What or who inspired you to pursue your career? We’d love to hear the story.

Shortly after my dad immigrated here, his father was diagnosed with a very rare cancer called Sinonasal Undifferentiated Carcinoma — we use the term SNUC now. This was in the late 60s in India and oncology care was only in its infancy. His doctors tried experimental radiation on him, which unfortunately resulted in a lot of pain, facial burning, and other side effects, yet did nothing to control the tumor. He died a very tragic death with no quality of life in a small village without his son, who was the only doctor in the family, there. That story has always touched me and inspired me to pursue my career in oncology. At the beginning of my career, the first patient I ever took care of by myself as an attending physician had the same tumor, which is super rare, as I have only seen two in my whole career. His treatment was successful, and he ended up having a fruitful career as an artist. This full-circle moment affirmed that I had chosen the right career path, and I am proud to help patients like him.

This is not easy work. What is your primary motivation and drive behind the work that you do?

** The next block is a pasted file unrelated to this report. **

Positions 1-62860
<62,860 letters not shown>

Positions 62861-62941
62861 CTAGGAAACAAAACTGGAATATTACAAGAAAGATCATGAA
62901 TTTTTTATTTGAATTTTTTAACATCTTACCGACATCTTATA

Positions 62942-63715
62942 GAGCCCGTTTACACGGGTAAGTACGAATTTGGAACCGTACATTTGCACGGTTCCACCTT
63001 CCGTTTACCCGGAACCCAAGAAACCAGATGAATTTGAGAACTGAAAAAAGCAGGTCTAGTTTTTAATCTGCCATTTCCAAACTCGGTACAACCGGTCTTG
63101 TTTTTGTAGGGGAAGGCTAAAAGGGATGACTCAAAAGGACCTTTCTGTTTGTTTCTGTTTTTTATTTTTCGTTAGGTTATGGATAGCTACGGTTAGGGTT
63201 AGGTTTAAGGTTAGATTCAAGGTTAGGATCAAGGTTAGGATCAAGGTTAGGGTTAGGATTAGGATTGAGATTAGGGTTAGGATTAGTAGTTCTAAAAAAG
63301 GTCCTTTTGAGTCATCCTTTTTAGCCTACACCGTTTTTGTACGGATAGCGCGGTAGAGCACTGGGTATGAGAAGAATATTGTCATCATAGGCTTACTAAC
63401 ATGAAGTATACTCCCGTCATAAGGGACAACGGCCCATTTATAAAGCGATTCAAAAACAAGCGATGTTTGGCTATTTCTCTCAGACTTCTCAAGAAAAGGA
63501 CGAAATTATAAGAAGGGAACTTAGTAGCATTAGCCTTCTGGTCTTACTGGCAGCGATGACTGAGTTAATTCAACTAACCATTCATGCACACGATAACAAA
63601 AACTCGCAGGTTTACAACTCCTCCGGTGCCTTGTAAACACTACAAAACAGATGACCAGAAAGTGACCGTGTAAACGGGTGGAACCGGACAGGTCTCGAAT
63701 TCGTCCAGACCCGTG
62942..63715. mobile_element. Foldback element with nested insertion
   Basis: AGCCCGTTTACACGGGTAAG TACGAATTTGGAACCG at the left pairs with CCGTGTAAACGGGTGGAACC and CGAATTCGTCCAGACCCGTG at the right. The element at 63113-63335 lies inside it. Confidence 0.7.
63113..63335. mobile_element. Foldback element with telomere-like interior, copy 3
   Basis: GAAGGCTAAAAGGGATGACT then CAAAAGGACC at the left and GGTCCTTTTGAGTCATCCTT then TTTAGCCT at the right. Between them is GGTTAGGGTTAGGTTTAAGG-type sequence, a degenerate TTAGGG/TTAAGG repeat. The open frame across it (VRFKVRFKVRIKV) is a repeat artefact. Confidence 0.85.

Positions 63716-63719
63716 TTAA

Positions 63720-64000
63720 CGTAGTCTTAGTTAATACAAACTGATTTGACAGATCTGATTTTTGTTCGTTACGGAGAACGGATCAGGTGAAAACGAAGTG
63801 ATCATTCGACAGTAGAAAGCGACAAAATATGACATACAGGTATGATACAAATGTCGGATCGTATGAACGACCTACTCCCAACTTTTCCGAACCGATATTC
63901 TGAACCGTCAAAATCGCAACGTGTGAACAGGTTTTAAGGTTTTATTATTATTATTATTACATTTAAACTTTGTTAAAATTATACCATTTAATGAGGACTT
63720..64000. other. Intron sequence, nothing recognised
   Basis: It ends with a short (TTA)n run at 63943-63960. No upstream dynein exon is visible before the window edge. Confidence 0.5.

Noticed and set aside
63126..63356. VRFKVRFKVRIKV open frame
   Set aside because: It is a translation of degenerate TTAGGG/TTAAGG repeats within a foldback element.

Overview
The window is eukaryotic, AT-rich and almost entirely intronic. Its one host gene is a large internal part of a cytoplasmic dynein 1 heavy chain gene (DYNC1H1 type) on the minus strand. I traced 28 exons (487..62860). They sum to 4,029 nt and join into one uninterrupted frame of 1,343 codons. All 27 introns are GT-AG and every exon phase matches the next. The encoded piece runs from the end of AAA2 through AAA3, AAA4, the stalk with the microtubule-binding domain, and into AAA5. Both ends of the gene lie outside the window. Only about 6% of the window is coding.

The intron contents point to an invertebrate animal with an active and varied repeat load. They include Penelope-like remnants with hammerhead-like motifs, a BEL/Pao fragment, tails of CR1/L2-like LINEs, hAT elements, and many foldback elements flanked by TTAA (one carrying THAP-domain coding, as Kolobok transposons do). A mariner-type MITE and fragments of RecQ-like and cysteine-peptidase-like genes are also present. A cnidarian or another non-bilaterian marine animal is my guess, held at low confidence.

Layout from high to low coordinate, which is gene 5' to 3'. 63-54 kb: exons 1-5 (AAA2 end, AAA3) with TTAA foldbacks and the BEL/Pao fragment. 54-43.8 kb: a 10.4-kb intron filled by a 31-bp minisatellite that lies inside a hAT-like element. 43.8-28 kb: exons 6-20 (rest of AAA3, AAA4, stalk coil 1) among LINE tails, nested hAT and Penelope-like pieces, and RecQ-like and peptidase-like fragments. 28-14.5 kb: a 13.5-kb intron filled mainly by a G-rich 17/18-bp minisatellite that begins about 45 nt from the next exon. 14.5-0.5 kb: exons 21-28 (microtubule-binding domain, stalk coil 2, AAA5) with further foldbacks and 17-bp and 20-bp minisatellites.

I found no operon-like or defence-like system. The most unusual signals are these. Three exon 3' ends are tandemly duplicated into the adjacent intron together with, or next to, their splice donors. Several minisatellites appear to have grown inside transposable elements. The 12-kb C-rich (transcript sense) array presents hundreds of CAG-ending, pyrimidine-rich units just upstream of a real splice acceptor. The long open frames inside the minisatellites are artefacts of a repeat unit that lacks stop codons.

In oncology, you really connect with patients and their families as you’re helping them through such a sensitive and rough time. It can be exhausting, but as Mr. Rogers said, you have to look for the helpers in life, and I feel privileged to be able to help them. Patients and families can be very inspiring in those hard moments, and that’s what keeps me going — that sense of connection and getting to know people and being there for them during those low points.

What are some of the most interesting or exciting projects you are working on now? How do you think that might help people?

I’m still doing clinical practice, but I spend most of my time now working on Iris by OncoHealth. Iris is a digital care management platform that delivers personalized oncology care from trained oncology professionals to support cancer patients and their families as they navigate the emotional challenges and physical symptoms caused by cancer and cancer treatment. Patients can access care delivered by US-based clinical oncology experts from the comfort of their own homes from an easy-to-use smartphone app. In addition to providing support with mental health and symptom management, Iris helps support patients through their cancer experiences with helpful content across cancer types. For example, we’re currently conducting a webinar series on “taboo topics” such as intimacy with cancer and the embarrassing side effects of undergoing cancer treatment. Removing any stigma or embarrassment around these topics is an area I am personally very passionate about.